Blitzer’s trespass was not so much that he was talking faith. The problem was not just talking – he was nosy and ham-handed and pushed. It wasn’t enough that the woman had escaped with the clothes on her back, her husband and her child, he wanted to stick his grimy fingers further into the bleeding gash in her world, and expose her guts. That is never right.

Hayford Mills 225 HDR

I believe in Divinity – but have many friends who are complete agnostic non-believers, atheists (which is not the same as agnostic, there’s a difference), Jewish believers, Muslim believers, and humanists. I avoid certain religious discussion with my Jewish friends – and I don’t think it matters, we share a lot of items a faith without arguing over Messiahs and the Trinity (which, I fear, isn’t particularly Biblical anyway, but let’s not Go There). I am on nodding acquaintance with the idea that there is no God but God, so my Muslim friends and I can talk in general terms, or avoid talking faith altogether. Fine. I can talk social justice with my non-organized-religious humanist friends, I can talk Pirates of Penzance or Bernstein’s Chichester Psalms with my Unitarian friends (no, seriously. My friend Jo tells me of the many great musicals she’s been a part of for her church’s musical program). I am a person who feels the importance of a lingua franca to bridge the various thought streamlets, brooks, rivers, lakes, and open water of my varying friends. I’m more of a “something-in-common” seeker than a difference underliner. I wish we all could be; it would save reporters from asking prodding, dumb questions of rattled strangers on camera.

Maybe that’s what Blitzer was doing – trying to find a “something in common” between one young mother and the rest of his viewing audience. Well, FAIL, on one level. On the other hand, if people could then gather under a similar banner of “Go Gently! Don’t Push! Speak Cautiously! Build Bridges!” well, then, we will have gotten somewhere.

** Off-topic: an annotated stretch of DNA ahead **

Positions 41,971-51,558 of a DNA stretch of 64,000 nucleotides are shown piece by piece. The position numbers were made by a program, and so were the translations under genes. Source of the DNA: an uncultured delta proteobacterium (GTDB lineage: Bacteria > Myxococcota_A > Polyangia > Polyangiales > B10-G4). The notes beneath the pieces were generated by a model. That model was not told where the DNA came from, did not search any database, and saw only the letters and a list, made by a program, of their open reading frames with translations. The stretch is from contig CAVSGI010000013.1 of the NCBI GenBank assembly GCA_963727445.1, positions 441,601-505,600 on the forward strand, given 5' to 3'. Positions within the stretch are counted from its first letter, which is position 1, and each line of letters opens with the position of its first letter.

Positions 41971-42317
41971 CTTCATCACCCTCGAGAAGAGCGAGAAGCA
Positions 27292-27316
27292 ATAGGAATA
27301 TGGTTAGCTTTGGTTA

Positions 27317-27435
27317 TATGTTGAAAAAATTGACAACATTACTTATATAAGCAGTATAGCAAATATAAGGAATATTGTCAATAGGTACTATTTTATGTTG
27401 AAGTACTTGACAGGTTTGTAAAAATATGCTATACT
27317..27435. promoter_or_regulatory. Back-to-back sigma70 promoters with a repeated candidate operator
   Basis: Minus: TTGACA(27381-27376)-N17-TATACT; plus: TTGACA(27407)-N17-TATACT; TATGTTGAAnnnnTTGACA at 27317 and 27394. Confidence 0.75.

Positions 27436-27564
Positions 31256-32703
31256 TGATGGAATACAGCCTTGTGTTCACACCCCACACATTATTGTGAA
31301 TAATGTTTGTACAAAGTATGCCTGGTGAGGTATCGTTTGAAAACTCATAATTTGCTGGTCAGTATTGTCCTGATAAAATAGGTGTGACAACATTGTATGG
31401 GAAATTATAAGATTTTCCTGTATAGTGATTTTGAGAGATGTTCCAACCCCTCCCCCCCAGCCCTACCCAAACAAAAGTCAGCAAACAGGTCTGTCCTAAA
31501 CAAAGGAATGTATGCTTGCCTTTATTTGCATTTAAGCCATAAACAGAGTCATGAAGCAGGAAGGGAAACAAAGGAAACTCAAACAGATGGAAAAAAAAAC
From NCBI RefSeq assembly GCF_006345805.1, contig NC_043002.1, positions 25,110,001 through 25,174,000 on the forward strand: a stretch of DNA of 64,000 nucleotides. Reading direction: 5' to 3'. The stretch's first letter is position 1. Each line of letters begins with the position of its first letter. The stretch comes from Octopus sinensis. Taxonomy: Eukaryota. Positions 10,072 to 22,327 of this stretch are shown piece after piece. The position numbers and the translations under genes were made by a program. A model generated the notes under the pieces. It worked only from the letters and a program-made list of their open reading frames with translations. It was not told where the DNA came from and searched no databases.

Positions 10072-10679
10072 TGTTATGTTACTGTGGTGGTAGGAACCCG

4 Replies to “{what we mean when we say we’re ‘blessed’}”

  1. It again strikes me that the woman there is just exuding such a positive energy amid such a difficult situation on many levels. It’s inspiring to see and makes me want to remember to meet the world with that kind of gratitude and grace.

    1. The article underscores that our empathy is consumer-driven, and goes to the extreme for the cute, for the FB-listed, and for the news-media driven, as if the real world is a reality television construct. I get that. I, however, think that is less about empathy and more about group feelgood – trying to social-media drive a news event, and all be “part of” a disaster or an emergency. Remember after September 11, 2001 when I believe it was the BBC that stated, “We are all Americans”? We all want to be Bostonians, or Oklahomans or whomever it is in the latest controversy – so we can say we had a part.

      We are a people vainly and frantically in search of an identity.

Leave a Reply

This site uses Akismet to reduce spam. Learn how your comment data is processed.